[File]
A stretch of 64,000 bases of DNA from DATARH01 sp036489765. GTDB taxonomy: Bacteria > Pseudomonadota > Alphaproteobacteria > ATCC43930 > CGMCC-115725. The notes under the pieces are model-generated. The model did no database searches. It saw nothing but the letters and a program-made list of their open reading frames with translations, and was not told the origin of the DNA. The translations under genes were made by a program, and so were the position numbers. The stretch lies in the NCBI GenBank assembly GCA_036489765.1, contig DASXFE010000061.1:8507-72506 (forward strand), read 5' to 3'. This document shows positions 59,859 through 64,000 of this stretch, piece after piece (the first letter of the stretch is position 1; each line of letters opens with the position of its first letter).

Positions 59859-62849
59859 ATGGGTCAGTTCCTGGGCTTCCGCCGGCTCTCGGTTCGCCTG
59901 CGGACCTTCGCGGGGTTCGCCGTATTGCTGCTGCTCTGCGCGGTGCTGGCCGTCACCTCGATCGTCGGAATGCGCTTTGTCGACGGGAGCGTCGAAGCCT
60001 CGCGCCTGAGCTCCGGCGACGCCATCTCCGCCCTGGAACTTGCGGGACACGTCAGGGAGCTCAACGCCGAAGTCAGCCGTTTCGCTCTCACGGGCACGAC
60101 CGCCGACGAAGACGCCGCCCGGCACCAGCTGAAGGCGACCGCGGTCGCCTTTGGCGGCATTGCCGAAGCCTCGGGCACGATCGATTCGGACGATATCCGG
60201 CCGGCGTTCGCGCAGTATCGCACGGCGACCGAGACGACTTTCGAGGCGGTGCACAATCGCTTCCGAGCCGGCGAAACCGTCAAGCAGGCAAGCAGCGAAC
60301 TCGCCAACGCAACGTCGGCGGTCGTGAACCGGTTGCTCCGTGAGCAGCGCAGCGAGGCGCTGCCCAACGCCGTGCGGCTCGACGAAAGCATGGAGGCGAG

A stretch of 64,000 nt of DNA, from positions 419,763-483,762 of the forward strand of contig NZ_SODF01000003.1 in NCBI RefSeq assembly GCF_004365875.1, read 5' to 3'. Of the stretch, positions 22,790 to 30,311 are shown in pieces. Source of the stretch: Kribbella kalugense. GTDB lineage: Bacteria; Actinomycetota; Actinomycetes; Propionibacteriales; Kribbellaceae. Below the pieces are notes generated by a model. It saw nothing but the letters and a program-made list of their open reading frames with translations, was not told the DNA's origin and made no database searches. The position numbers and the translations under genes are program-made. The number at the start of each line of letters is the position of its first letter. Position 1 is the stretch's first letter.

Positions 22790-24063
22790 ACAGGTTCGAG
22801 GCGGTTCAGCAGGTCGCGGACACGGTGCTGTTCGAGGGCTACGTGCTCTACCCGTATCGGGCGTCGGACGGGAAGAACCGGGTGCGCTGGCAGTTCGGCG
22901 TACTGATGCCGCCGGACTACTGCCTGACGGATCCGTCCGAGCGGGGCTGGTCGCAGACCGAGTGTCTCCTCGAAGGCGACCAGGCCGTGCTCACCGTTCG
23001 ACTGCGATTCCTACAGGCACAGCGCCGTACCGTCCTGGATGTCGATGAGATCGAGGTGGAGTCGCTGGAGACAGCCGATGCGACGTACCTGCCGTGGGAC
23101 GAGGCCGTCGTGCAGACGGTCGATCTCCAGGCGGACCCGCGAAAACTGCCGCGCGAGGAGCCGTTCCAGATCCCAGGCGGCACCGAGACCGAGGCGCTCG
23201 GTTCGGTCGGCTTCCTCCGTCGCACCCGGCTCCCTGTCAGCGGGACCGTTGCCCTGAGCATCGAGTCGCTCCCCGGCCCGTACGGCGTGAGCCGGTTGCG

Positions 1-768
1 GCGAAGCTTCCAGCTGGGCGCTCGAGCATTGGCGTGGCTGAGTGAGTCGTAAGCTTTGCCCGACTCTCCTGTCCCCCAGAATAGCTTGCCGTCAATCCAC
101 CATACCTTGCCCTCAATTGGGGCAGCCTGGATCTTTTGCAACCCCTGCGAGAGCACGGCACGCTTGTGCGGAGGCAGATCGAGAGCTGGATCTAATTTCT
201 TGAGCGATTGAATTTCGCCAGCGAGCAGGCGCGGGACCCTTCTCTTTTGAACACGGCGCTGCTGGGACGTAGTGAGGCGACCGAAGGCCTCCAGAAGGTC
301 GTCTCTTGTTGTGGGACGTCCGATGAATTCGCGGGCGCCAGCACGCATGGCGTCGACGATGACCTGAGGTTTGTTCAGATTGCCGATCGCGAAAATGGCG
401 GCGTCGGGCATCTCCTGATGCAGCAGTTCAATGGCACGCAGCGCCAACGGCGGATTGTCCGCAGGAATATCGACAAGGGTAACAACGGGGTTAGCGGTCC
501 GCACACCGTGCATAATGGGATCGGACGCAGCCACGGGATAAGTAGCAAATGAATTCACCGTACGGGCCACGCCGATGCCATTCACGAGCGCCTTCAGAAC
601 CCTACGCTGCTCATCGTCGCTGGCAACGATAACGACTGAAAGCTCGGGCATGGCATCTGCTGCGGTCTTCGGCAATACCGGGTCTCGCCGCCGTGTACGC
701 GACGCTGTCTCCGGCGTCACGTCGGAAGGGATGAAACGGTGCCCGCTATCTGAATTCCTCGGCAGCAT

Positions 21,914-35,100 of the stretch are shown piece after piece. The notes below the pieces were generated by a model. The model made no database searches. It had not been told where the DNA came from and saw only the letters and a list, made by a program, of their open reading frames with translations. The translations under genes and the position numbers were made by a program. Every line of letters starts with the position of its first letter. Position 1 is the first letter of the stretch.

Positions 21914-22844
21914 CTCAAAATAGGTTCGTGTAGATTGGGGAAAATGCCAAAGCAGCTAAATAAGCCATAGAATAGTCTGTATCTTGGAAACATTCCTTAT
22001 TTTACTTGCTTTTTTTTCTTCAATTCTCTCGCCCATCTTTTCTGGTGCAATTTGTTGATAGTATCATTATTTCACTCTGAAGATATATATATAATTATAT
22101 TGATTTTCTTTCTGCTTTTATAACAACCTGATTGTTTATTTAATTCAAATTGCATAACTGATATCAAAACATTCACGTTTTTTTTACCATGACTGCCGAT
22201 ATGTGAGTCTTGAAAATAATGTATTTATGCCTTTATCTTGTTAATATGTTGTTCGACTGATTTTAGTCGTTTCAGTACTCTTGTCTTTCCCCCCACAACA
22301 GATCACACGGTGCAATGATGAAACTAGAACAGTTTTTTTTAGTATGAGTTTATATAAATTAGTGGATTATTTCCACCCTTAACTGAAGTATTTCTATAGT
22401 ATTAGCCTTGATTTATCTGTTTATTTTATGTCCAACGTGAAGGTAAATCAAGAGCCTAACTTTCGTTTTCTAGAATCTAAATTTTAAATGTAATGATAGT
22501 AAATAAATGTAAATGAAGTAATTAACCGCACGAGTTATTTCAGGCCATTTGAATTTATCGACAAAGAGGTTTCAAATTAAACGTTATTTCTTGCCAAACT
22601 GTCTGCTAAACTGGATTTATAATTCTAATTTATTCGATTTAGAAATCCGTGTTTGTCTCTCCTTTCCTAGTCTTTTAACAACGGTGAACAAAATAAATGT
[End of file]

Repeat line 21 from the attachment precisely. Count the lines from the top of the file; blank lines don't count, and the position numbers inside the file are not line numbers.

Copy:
301 GTCTCTTGTTGTGGGACGTCCGATGAATTCGCGGGCGCCAGCACGCATGGCGTCGACGATGACCTGAGGTTTGTTCAGATTGCCGATCGCGAAAATGGCG